Yet another confirmation of the adage that things were better in the “good ol’ days”?
As of now, specific details on how the new Total Request Live are mostly scarce. It’s presumed that it will follow a similar format to the original series which combined an interactive user-determined music video countdown with celebrity interviews, live performances and more. One thing we know for sure is that Carson Daly will not be returning for the new TRL, and he’s been replaced by five relatively unknown hosts.
–Ethan Anderton, Slash Film, “MTV is Rebooting ‘Total Request Live,’ But How and Why?”
The primary problem with this reboot (before it even airs on MTV) of this popular after-school show dedicated to fun music and celebrity interviews and premiering hot music videos pre-YouTube and social media is that the show’s defining host, Carson Daly, either passed on this forthcoming project or wasn’t asked. The former reason seems more likely, but it’s ultimately irrelevant.
There were lots of guest hosts in the prime TRL (Total Request Live) days in that very cool lounge-like studio. And while some guest hosts were entertaining in small doses, TRL was Carson Daly as much as Carson Daly was TRL. Mr. Daly was the
captain of the ship lead singer of this amazingly awesome band that sold out both arenas and tiny clubs in equal measure. Plus, he knew/knows everybody in music. The genre doesn’t even matter. If you’re talented (rising or established), Carson Daly knows and he’ll score an exclusive. It’s what the fans wanted and what the fans loved about Carson Daly’s TRL.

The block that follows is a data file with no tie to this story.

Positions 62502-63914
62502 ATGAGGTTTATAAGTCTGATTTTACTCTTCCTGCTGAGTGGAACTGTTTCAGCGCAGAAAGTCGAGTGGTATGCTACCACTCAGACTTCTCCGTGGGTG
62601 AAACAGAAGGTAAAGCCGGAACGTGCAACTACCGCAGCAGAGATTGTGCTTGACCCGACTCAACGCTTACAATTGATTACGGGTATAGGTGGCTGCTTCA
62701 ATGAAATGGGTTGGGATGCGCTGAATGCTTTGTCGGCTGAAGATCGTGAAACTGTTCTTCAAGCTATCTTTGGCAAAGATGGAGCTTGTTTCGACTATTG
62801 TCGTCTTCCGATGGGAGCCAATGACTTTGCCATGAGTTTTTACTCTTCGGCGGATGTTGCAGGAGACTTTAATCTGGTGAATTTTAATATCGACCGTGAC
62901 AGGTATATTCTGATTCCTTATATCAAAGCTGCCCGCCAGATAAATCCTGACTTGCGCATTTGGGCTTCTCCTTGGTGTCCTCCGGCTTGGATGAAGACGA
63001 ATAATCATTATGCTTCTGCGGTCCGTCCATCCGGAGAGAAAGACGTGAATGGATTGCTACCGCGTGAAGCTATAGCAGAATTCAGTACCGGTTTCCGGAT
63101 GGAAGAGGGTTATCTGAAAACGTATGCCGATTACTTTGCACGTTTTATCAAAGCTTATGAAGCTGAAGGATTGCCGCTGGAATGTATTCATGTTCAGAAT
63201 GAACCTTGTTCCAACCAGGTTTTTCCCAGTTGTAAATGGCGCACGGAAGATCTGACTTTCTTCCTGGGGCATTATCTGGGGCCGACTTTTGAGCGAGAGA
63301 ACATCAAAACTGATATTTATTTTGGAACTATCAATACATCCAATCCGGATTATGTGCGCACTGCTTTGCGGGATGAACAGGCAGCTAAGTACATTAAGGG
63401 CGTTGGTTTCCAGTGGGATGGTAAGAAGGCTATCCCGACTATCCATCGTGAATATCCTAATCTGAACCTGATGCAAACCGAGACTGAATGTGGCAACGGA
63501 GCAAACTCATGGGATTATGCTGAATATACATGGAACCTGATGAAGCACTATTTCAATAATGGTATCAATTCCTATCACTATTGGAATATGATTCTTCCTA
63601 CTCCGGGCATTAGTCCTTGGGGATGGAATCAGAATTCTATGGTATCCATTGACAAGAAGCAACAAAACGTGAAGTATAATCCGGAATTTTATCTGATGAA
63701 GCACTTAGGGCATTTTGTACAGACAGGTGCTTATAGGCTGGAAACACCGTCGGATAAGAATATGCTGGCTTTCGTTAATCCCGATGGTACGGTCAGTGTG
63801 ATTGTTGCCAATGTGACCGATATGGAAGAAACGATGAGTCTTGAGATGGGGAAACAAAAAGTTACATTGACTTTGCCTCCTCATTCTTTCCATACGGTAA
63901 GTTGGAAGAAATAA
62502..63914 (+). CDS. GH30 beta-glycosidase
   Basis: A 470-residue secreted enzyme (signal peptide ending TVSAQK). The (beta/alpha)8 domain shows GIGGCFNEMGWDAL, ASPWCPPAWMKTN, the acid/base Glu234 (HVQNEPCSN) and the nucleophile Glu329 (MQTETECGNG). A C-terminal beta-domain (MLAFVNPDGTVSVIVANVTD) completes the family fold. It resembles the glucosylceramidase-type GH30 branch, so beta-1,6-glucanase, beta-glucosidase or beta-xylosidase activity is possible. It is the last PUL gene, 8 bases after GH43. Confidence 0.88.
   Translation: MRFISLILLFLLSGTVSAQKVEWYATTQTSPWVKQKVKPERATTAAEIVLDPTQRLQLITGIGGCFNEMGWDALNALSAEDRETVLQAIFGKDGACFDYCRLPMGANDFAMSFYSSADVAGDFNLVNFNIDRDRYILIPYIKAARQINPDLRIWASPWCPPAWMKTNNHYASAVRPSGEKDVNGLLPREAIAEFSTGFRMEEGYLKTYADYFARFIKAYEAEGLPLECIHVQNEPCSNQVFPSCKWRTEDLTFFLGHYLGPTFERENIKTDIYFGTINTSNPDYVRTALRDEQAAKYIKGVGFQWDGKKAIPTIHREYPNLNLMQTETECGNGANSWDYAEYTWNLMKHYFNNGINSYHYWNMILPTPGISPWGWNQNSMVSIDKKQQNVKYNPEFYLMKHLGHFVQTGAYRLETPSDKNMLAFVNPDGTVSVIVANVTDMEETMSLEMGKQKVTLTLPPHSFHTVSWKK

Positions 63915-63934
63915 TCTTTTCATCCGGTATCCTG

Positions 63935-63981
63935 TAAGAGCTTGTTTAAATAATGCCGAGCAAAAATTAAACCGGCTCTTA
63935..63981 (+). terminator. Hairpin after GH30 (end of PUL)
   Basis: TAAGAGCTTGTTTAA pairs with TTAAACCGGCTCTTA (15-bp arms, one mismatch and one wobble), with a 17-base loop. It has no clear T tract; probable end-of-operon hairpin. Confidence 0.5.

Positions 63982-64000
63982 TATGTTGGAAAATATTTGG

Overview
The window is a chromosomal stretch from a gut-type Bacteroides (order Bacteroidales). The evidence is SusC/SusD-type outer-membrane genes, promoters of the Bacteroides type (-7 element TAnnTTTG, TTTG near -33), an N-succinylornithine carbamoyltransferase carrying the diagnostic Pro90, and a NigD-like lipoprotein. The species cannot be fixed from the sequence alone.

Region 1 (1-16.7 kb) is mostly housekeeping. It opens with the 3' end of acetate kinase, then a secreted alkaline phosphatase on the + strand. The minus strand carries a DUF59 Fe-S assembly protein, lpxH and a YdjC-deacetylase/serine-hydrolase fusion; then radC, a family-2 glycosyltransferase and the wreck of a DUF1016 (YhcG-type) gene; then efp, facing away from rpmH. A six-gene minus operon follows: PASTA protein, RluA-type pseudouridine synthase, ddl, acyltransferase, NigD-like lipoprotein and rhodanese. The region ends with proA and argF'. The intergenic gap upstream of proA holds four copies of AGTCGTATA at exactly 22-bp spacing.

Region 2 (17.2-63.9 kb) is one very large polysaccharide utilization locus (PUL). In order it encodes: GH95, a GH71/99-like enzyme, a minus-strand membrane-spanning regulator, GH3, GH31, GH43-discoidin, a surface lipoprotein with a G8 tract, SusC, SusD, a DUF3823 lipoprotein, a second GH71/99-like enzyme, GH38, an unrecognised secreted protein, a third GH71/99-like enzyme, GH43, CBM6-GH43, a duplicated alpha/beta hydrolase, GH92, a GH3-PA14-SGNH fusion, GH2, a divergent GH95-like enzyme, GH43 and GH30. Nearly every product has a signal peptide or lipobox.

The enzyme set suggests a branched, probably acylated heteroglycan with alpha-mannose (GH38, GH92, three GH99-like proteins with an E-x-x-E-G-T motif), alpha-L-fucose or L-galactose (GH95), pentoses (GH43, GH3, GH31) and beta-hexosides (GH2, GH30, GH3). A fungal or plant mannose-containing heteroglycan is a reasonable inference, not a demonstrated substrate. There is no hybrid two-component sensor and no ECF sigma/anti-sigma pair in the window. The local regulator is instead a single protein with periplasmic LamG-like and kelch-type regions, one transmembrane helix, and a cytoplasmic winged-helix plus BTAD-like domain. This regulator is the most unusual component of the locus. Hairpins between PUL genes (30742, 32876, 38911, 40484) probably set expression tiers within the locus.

Add in the fact that this TRL reboot is on an MTV today that is far different than the golden era of the ’80s, ’90s and early-to-mid ’00s of this music-centric channel. For a cable channel, MTV was king for a long time. Oh, and by different, I mean way, way worse in 2017 and its recent years. As in completely unrecognizable and, yes, unwatchable.
Without Carson Daly (NBC Today Show) and the incredible bands and singers of the late ’90s and early-to-mid ’00s, the TRL reboot, as cool as it could be, looks like its heading down the same road as modern day MTV:
Pro tip: Nostalgia doesn’t work years later if it’s unrecognizable to its dedicated fans.
Just ask MTV (and all of the people who have stopped watching throughout the past decade).
Spoiler Alert: Content from this blog post is from the May 6, 2015 episode of The Goldbergs
“I want my MTV!”
The ’80s were a glorious time, when music was forever transformed into a visual addiction for hours and hours of VHS-quality entertainment. Fortunately, Adam Goldberg figured out what made this groundbreaking art form such a success.
“A music video is one part thumping bass, one part big hair and one part animated dancing cat.”
Adam’s expertise as a pop culture savant and budding filmmaker came into play because Erica was bound and determined to make the perfect audition video for Juilliard. Since Juilliard was (and is) the best performing arts school in the country, her singing would have to be the best of the best…like Madonna good. And double fortunate for Erica was the fact that her smother mother Beverly would be right by her side throughout the entire process.
Beverly literally held up a fake Garfield puppet on Erica’s right side during her MTV music video-inspired audition tape. Clearly, nothing could go wrong here.